But then my baby stopped getting better. She started getting sicker and crabbier. She had huge dark circles under her eyes and was just never well. She screamed and cried all day and all night. Something wasn't right. The regular medical system had already basically said goodbye and good luck when it came to figuring out what was wrong with Ruby. She was pretty miserable most of the time and we didn't really know why.
Then one day last spring I went to my staff retreat at work and one of the sessions I took was a presentation from a Naturopath. I loved everything she said about the body's ability to heal itself and the crucial role that diet plays. I absolutely believe that today's garbage diets play a huge role in health problems, behaviour problems, etc. And I really liked that I got to experience the ND's presentation with my coworkers - I work in community health and I loved hearing the questions and discussion between my medical coworkers and the ND. I came home and talked to Rainer about it, and we decided to take Ruby to the ND who had presented at my staff retreat.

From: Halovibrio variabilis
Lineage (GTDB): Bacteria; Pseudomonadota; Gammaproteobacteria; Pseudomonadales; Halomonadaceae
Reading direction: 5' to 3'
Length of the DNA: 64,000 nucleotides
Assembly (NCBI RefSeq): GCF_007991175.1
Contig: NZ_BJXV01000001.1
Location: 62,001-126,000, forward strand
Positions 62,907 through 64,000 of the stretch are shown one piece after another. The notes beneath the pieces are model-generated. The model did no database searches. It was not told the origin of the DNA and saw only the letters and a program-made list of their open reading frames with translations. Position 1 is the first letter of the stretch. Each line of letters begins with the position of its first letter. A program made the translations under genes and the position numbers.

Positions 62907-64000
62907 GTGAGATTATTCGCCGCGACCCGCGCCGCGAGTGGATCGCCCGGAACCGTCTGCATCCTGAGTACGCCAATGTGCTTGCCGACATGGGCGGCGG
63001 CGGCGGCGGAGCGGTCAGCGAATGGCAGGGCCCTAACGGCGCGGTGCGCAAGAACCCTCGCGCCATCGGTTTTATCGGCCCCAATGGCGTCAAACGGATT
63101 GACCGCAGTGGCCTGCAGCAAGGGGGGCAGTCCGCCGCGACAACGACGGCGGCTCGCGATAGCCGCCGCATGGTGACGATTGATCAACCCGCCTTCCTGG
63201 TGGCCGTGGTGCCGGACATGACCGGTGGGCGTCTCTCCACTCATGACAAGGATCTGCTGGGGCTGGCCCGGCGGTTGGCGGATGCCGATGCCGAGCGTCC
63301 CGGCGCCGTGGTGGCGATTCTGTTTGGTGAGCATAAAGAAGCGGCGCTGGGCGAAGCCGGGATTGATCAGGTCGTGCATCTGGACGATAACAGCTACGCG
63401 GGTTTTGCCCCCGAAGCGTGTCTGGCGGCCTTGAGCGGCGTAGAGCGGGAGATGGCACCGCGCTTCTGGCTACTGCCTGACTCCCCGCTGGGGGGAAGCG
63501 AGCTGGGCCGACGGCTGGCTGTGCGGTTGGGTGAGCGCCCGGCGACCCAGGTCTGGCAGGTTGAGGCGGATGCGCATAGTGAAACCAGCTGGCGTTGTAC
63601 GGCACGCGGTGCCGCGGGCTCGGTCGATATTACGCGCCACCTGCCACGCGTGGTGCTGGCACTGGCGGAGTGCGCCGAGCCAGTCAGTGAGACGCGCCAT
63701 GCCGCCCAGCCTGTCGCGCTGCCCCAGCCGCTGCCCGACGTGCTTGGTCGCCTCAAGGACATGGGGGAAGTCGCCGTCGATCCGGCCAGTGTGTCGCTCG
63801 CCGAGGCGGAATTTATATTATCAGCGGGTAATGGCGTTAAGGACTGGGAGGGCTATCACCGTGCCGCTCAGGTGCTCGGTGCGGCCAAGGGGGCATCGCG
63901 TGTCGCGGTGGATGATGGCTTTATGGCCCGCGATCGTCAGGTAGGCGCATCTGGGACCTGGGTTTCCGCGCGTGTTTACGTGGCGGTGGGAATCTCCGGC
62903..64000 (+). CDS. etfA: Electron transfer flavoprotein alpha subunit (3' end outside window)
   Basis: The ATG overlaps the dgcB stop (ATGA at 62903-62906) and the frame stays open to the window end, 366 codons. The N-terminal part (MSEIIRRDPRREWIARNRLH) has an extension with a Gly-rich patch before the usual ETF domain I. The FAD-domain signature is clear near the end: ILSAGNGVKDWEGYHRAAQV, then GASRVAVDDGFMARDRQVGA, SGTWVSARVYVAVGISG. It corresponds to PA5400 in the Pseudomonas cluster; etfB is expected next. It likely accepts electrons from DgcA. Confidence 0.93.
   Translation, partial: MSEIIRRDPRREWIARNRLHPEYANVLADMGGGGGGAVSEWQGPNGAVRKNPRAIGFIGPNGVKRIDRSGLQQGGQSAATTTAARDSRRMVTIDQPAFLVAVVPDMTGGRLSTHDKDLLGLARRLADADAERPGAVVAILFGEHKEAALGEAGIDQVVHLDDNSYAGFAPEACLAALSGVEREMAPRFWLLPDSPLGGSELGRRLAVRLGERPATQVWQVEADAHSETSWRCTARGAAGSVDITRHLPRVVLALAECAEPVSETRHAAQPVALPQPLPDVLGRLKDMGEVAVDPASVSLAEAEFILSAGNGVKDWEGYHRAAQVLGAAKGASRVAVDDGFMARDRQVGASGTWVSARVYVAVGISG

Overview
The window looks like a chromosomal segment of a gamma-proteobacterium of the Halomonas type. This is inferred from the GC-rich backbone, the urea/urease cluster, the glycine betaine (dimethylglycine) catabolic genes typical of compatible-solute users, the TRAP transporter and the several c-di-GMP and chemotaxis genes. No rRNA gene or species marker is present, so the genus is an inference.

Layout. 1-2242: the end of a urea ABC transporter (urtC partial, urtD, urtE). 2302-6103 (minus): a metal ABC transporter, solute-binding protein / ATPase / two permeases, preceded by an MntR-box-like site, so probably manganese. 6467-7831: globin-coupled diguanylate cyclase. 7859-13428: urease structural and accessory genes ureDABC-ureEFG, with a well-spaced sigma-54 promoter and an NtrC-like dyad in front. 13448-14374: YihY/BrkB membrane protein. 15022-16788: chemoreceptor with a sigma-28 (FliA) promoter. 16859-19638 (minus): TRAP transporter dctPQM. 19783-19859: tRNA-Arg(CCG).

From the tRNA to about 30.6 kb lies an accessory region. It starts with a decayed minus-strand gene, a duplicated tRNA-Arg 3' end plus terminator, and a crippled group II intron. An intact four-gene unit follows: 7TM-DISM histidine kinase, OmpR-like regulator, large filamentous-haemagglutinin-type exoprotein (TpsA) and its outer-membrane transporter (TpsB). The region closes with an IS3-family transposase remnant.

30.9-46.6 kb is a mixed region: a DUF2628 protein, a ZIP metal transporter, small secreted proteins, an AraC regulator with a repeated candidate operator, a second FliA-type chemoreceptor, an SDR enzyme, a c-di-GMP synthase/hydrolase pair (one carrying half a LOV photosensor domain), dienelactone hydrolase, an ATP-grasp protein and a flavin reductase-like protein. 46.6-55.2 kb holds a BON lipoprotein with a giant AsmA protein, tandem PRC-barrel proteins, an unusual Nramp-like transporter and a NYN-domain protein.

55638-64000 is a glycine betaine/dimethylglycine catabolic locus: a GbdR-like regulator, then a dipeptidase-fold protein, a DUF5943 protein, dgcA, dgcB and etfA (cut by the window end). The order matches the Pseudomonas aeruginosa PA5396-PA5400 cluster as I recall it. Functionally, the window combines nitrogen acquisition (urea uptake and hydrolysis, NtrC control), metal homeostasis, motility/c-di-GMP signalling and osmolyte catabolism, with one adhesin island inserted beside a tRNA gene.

Ruby was seen at The Nature Doctors last spring and was immediately put on a very restrictive diet: no dairy, soy, gluten, eggs, corn, rice, no fruit (except berries, apples and pears), peanuts, pistachios, or processed sugar. Haha. And I had thought my dairy-free/soy-free diet was restrictive! Rainer thought it was nuts but was okay with us trying it for a while. So we jumped in. I learned a lot about cross-contamination and worshipped at the feet of The Gluten-Free Goddess. We bought unsweetened almond milk by the case and got to be on a first-name basis with the staff at Vita Health. I learned how to make yogurt from coconut milk and spent a lot of time baking. And Ruby? Ruby thrived. She started the restrictive diet and it was like someone had turned a switch. She shot up in inches and pounds, went back to being a great sleeper, and her mood improved drastically. It was incredible. Rainer, who had previously been skeptical, became a believer after the first week when he was playing with Ruby one day and she giggled - and he realized Ruby was over a year old and he'd never heard her laugh before. Who feels like giggling when their belly is always so sore?